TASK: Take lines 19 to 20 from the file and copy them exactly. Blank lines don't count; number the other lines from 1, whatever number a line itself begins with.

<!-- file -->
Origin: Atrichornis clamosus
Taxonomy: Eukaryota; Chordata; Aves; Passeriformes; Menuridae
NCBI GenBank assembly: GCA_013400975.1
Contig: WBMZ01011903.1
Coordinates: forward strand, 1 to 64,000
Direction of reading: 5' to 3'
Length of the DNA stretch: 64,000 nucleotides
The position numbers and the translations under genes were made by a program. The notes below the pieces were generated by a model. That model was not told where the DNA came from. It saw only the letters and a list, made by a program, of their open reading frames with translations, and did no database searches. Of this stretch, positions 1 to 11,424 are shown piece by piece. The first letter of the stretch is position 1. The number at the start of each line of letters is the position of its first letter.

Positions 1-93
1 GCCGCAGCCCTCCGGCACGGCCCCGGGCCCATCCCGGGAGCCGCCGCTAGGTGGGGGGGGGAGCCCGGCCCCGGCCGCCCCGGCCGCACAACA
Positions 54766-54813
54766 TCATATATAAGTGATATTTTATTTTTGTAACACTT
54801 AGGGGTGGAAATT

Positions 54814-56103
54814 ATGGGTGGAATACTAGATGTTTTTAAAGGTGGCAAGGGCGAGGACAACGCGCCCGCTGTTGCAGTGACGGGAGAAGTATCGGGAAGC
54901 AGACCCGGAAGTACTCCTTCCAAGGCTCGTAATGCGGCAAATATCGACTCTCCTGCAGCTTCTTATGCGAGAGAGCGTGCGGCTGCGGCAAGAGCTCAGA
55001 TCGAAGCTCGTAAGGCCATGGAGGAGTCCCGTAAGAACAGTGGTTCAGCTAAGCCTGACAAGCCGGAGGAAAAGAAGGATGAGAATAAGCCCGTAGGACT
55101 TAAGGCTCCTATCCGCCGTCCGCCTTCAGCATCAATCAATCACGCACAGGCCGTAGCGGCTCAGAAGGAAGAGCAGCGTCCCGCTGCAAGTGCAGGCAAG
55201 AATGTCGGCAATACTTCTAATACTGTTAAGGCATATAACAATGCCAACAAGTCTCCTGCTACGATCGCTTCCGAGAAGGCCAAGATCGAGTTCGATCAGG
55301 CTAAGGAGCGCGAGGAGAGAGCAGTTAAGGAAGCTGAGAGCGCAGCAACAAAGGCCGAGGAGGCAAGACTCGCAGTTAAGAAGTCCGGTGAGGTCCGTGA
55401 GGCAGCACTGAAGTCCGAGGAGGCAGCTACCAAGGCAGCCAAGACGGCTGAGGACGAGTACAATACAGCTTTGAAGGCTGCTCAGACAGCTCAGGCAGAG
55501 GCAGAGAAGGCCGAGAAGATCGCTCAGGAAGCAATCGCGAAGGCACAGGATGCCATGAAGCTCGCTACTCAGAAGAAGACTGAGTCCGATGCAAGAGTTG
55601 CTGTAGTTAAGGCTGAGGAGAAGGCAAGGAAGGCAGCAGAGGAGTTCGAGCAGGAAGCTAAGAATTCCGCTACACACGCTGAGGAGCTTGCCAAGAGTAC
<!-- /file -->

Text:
55201 AATGTCGGCAATACTTCTAATACTGTTAAGGCATATAACAATGCCAACAAGTCTCCTGCTACGATCGCTTCCGAGAAGGCCAAGATCGAGTTCGATCAGG
55301 CTAAGGAGCGCGAGGAGAGAGCAGTTAAGGAAGCTGAGAGCGCAGCAACAAAGGCCGAGGAGGCAAGACTCGCAGTTAAGAAGTCCGGTGAGGTCCGTGA